appears today in The San Bernardino County Sun.
And at c|net News.com, Charles Cooper has an essay entitled "Why we don't care about Josh Wolf."
"'Philip Morris' Punitives Ruling May Contain Silver Lining for Plaintiffs":
That's the tentative title for the next installment of my "On Appeal
" column for law.com, scheduled to be posted online around 10 p.m. eastern time tonight.
Appellate judge decides to "Judge not, that ye be not judged":
For the second time in three days, the U.S. Court of Appeals for the Federal Circuit
has issued opinions containing a footnote that says, "Circuit Judge Moore heard oral argument in this appeal but subsequently determined not to participate, taking no position in the decision of the case." If anyone can figure out what's going on in these cases (see here
), I'd love to hear your theory via email
"Wait, Wait, Your Honor":
At WSJ.com's "Washington Wire" blog today, Jess Bravin has a post
that begins, "The tables will turn on Justice Stephen Breyer next month, when instead of posing obscure questions at Supreme Court arguments, he'll be answering them -- with no clerks to help on research. In an apparent first, Breyer will appear on a quiz show, as the celebrity guest on the March 17 installment of 'Wait, Wait, Don’t Tell Me!,' a weekly National Public Radio program featuring a panel of wits wisecracking about the week’s news." You can access the radio program's web site at this link
"Hacker helps put judge in prison for child porn; Canadian whiz acted as 'vigilante' to find dozens of predators":
The Ottawa Citizen today contains an article
that begins, "Nearly a decade after he began his career as a teenage 'vigilante hacker,' a Canadian computer whiz says it was 'definitely satisfying' to learn this week that his most high-profile target -- a disgraced California judge -- has finally been sentenced in a landmark child-pornography case that sparked widespread legal debate over the actions of 'Citizen Tipster' Bradley Willman."
On Wednesday, I linked here to news reports of the judge's sentencing.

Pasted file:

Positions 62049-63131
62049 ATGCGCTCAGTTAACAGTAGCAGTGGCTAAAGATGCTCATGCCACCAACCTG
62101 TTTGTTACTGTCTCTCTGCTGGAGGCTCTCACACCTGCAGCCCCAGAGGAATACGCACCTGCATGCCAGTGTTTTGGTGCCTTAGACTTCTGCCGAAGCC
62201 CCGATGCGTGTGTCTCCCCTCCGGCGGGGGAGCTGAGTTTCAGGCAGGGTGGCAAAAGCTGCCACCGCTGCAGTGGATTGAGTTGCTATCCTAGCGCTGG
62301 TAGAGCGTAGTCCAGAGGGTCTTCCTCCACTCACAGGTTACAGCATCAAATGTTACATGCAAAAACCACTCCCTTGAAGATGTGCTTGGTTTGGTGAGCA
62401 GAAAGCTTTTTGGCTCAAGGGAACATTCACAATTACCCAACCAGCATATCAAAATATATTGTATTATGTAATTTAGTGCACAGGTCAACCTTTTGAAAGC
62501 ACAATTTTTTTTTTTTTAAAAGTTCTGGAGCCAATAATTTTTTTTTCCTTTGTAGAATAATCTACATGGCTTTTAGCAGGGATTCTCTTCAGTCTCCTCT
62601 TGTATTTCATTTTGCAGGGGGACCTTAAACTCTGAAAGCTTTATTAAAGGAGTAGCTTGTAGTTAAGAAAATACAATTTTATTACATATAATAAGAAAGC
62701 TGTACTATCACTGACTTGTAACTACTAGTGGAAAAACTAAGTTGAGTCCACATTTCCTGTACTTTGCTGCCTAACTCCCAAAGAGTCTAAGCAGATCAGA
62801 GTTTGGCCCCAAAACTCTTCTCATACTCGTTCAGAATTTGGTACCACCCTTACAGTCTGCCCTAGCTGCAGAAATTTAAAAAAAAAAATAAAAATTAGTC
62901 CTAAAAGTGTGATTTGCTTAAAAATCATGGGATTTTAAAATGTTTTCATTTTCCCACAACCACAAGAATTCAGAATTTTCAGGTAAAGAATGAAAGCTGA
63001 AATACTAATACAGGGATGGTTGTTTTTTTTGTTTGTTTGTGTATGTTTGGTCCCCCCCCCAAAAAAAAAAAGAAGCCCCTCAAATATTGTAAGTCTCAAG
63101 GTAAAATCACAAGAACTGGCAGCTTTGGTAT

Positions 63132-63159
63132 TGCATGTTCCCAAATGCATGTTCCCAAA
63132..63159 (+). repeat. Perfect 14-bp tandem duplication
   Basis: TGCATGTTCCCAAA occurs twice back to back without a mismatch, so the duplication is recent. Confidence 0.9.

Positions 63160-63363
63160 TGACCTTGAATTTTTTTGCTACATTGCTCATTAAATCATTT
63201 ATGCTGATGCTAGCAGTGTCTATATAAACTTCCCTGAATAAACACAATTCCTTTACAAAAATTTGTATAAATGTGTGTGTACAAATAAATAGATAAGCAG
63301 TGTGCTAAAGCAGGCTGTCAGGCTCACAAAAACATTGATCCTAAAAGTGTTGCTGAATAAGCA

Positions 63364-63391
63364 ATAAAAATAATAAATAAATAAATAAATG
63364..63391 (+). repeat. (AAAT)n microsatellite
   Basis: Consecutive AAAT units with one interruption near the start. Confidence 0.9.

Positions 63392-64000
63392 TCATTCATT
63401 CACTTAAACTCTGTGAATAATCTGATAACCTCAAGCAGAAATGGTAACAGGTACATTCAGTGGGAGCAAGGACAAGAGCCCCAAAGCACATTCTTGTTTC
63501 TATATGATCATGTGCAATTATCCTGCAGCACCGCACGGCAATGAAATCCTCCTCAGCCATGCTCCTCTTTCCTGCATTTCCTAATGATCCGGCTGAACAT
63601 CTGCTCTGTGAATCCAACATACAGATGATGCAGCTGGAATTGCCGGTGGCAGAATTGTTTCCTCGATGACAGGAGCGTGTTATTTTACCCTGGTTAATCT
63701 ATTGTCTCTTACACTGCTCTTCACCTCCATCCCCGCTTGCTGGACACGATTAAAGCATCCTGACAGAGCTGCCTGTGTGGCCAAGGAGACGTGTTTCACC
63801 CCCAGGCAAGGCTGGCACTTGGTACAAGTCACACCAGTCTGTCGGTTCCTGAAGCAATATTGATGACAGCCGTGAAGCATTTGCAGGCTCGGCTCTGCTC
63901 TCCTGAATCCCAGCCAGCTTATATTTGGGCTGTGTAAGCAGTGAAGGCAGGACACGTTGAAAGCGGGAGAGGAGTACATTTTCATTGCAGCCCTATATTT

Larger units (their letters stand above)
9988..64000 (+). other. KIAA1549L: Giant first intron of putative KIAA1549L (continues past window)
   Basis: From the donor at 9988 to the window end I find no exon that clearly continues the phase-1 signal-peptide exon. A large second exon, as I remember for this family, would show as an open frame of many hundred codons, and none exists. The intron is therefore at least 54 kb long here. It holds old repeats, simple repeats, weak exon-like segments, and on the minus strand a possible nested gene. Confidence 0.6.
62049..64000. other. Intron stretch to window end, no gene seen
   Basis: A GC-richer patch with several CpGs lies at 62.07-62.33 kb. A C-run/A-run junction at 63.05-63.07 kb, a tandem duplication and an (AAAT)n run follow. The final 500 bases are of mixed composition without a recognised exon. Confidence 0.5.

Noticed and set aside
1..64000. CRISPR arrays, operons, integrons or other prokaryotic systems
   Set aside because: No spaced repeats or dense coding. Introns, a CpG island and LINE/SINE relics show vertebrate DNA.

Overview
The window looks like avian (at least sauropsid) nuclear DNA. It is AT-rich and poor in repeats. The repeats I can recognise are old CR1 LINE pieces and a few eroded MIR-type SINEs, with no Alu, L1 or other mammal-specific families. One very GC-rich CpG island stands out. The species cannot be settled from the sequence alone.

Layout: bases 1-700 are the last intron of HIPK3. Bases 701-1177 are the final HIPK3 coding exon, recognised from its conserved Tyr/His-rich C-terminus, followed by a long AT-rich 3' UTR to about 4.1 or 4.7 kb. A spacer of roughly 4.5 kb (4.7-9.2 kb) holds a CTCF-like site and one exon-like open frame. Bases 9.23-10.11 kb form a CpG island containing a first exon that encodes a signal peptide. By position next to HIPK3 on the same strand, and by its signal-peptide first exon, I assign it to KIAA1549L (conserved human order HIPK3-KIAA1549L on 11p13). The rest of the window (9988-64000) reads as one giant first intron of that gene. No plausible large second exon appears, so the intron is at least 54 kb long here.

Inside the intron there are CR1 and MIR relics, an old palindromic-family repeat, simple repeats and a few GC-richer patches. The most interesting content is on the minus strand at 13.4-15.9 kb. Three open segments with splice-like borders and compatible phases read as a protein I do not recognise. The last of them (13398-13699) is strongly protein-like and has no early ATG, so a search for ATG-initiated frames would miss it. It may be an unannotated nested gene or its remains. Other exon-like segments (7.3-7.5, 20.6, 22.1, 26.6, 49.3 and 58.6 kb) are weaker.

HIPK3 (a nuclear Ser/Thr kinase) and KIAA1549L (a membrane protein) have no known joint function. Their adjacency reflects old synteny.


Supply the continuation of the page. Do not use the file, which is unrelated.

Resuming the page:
"Court strikes down security certificates":
The Toronto Globe and Mail provides a news update
that begins, "The Supreme Court of Canada has voted unanimously to strike down a controversial federal procedure used to deport suspected terrorists as being a violation of life, liberty and security of the person."
You can access today's ruling of the Supreme Court of Canada at this link.
In other coverage, Canadian Press provides a report headlined "Court to Ottawa: Rewrite anti-terror law; Supreme Court overturns anti-terror security certificates."
CanWest News Service reports that "Canadian Supreme Court annuls anti-terror measure."
And The Associated Press reports that "Canada Rules Indefinite Detention Wrong."
Previewing the ruling, The Ottawa Citizen today contains an article headlined "Human rights, security meet in court; The Supreme Court will rule today on a central and controversial aspect of Canada's anti-terrorism measures, the security certificate."
Also, in June 2006, The Globe and Mail reported on oral argument in the appeal in an interesting article headlined "Case illuminates court's inner workings."
"Relief Denied? Two new Supreme Court justices control the fate of Texas' condemned." This article
appears in today's issue of The Texas Observer.
"Law, Politics, and Debate Merge in HLS Journal":
The Harvard Crimson today contains an article
that begins, "Sitting in Harvard Law School’s Harkness Commons last fall, a group of students decided that the campus lacked a forum for progressive legal thought. Earlier this month, the students launched the Harvard Law & Policy Review in hopes of promoting discussion among liberal progressives, according to the journal’s editor-in-chief and co-founder, James H. Weingarten."
The Atlanta Journal-Constitution is reporting: